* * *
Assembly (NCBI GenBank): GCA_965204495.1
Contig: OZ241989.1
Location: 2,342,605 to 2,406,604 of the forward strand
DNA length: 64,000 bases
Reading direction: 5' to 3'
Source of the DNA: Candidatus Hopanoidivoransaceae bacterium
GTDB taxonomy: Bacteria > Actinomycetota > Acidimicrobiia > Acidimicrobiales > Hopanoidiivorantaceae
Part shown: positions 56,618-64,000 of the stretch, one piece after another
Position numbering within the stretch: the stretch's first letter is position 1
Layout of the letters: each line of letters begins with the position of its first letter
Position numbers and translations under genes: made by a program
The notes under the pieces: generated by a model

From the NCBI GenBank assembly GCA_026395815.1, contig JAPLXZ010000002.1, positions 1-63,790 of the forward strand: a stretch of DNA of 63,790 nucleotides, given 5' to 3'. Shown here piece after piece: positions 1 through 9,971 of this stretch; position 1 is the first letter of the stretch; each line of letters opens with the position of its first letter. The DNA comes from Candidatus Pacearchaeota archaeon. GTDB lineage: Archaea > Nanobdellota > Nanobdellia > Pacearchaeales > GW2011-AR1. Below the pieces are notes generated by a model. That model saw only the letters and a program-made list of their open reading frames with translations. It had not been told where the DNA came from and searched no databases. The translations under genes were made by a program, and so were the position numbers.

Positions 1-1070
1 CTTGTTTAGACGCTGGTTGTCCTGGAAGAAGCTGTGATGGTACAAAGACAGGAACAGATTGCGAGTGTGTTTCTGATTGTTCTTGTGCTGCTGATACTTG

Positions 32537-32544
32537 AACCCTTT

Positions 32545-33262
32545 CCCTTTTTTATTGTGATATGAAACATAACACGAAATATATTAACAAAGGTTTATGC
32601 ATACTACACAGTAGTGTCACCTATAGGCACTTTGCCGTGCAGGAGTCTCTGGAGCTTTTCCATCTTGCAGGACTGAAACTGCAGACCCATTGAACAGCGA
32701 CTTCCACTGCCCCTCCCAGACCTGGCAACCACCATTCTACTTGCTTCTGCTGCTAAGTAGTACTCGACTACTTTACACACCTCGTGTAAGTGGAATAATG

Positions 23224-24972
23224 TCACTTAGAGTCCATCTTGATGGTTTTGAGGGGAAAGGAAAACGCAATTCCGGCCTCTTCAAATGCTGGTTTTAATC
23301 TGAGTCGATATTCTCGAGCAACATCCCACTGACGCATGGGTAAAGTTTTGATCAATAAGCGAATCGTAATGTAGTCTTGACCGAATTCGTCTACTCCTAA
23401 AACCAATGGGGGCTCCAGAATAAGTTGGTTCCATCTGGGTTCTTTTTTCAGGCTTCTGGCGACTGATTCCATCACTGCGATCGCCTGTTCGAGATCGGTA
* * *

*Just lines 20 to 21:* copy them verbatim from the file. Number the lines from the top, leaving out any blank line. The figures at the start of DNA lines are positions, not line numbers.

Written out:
32601 ATACTACACAGTAGTGTCACCTATAGGCACTTTGCCGTGCAGGAGTCTCTGGAGCTTTTCCATCTTGCAGGACTGAAACTGCAGACCCATTGAACAGCGA
32701 CTTCCACTGCCCCTCCCAGACCTGGCAACCACCATTCTACTTGCTTCTGCTGCTAAGTAGTACTCGACTACTTTACACACCTCGTGTAAGTGGAATAATG